Red Light

Red Light

I wait. Patiently.

The road is empty. The pavement deserted. The pedestrian who pressed the button has disappeared. I wonder what possessed him or her to change the lights when there was no traffic on the road. Irritating fucker. Maybe it was a reflex action without thought or consideration. Only after pressing and seeing the sign saying ‘please wait’ did they realise they didn’t have to. Off they trotted. A few moments later I arrive to face the consequences of their action.

The hill on Plough Road offers a great start to my commute. It enables me to build up an early head of steam and a momentum that can carry me through the first couple of miles of my journey. A good start like that generally means the ride in is a real joy. I fly to work and am nicely set up for the day ahead.

The pedestrian crossing is right at the bottom of that hill on Plough Road. I seethe as I wait. A good day has just become not so good. Not only did it take some effort to stop, but it’s going to be hard work starting up again. It might as well have started to rain.

I wonder if the person who did this to me has any idea of what they have done. I look around to see if someone is hiding around the corner, chuckling to themselves at how they brought that cyclist to a shuddering halt for no good reason. I can’t see anyone. Maybe this is the work of a malevolent town planner who has programmed the lights on deserted crossings to automatically turn red whenever a cyclist appears.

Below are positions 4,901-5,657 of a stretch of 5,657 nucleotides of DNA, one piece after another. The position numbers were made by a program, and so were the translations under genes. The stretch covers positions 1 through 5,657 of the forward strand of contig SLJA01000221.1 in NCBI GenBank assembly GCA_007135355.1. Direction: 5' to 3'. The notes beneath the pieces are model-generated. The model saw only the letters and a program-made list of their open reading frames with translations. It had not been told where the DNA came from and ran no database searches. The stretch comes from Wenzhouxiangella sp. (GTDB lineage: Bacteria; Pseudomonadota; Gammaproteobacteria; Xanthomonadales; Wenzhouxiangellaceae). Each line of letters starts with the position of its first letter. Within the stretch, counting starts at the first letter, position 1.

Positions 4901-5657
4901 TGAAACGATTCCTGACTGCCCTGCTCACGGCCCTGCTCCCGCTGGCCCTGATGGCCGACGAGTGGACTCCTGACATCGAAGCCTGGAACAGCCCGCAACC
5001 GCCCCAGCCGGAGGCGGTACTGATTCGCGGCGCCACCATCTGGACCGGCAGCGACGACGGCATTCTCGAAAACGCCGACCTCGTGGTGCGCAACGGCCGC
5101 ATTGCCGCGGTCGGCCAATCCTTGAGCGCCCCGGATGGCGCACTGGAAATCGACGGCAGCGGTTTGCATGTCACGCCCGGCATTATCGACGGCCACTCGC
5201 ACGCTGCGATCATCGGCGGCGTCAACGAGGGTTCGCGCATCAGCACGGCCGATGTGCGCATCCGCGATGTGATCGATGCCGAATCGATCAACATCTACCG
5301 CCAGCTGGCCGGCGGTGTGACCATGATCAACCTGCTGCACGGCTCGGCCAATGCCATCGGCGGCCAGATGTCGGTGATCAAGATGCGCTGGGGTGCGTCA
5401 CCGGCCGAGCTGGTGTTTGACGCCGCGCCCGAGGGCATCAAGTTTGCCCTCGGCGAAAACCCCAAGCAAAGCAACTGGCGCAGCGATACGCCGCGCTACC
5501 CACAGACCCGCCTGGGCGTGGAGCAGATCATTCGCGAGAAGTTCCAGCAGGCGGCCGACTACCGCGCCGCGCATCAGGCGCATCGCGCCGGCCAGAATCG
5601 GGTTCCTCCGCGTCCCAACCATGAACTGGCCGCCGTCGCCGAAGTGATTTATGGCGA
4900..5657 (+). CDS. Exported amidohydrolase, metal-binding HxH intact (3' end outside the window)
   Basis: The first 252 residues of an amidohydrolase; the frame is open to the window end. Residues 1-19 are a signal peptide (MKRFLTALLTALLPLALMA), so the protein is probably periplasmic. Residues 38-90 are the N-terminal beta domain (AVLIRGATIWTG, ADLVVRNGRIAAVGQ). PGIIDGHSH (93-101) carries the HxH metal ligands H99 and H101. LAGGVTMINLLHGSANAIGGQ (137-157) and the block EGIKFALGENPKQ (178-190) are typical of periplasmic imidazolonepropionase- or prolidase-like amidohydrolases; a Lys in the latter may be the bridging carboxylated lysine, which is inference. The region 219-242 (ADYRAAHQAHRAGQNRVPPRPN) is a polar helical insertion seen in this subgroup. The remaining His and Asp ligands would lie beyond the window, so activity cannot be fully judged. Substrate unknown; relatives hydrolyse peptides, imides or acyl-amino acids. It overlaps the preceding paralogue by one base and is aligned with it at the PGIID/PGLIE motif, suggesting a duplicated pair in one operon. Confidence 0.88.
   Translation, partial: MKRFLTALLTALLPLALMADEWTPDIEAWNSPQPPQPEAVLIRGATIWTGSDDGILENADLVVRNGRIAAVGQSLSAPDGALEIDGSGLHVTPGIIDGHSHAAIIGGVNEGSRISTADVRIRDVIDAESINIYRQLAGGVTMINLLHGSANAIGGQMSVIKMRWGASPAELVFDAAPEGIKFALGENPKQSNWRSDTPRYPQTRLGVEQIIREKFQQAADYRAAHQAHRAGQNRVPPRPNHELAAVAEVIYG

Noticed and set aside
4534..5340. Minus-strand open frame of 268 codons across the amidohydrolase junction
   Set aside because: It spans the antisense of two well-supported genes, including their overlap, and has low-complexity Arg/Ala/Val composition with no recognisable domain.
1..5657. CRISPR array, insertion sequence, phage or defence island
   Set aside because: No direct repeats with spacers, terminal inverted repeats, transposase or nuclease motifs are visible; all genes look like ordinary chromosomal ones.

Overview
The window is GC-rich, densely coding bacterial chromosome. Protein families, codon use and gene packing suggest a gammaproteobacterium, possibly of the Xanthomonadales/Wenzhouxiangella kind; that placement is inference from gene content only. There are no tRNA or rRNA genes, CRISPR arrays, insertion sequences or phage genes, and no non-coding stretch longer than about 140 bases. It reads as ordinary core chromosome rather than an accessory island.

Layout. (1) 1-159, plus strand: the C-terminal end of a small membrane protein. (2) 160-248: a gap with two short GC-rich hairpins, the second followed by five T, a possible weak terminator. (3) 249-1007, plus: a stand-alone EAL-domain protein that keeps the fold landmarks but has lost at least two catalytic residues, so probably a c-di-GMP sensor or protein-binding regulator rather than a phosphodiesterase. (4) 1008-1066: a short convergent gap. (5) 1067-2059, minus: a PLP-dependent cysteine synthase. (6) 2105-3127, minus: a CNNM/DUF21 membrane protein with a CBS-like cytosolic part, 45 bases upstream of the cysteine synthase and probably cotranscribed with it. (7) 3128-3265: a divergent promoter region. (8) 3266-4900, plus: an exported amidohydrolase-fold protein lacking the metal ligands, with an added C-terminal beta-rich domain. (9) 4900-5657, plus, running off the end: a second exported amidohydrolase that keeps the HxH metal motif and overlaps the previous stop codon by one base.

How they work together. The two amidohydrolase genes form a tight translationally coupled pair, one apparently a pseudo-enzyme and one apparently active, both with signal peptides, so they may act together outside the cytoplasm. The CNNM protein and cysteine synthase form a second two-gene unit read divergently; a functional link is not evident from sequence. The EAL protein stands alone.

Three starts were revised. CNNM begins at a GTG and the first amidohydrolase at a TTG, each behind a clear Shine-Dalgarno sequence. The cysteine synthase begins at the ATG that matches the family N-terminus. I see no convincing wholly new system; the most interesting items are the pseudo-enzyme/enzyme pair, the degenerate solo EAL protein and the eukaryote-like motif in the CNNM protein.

I continue to wait. I must be in a Guinness ad. Tick, tock.

I had tried to do that cool cyclist thing of balancing on my stationary bike without putting my feet on the ground. Only as I began to topple did it occur to me that I had failed to factor in that I am a portly middle-aged man susceptible to the pull of gravity. Falling off your bike is not cool. Thankfully there were no witnesses.

The reason there are no witnesses is that it is 6:05 am. The reason I am waiting at a pedestrian-less pedestrian crossing on Plough Road at 6:05 am is that my wife, bless her cotton socks, set her alarm for 5:45 am. I have no idea why she gets up so early, but because she does, so do I. I am programmed to get up immediately when the alarm goes off, and, as I now shower at work, I am out of bed and on my bike before I know what has happened. Only when waiting at the Plough Road pedestrian crossing does it occur to me that I am very tired and it is very early.

The light is still red.

Time to confess. I have employed a touch of artistic license in this blog. I do stop at 99% of red lights (well, maybe 97%). However if you, dear reader, seriously think I would wait patiently at a pedestrian crossing on a deserted road at 6:05 am you must have me down as one of those law-abiding public school twats that I have spent my whole life pretending I’m not.

There are 24 potential red lights between Elsynge Rd SW18 and Valentine Place SE1. One every 335 metres. For a high-performance cyclist like myself who can take some time to build up a head of steam that’s a problem. Often I’ve only just got going when I have to stop.

Stopping at lights evokes a strange combination of self-righteousness and self-consciousness. Self-righteousness because it proves I am a good person. I’m not one of those idiots who jumps lights. I imagine that I must be receiving admiring looks from those inside the car stopped beside me, who have been obliged to reappraise their previously poor perception of cyclists.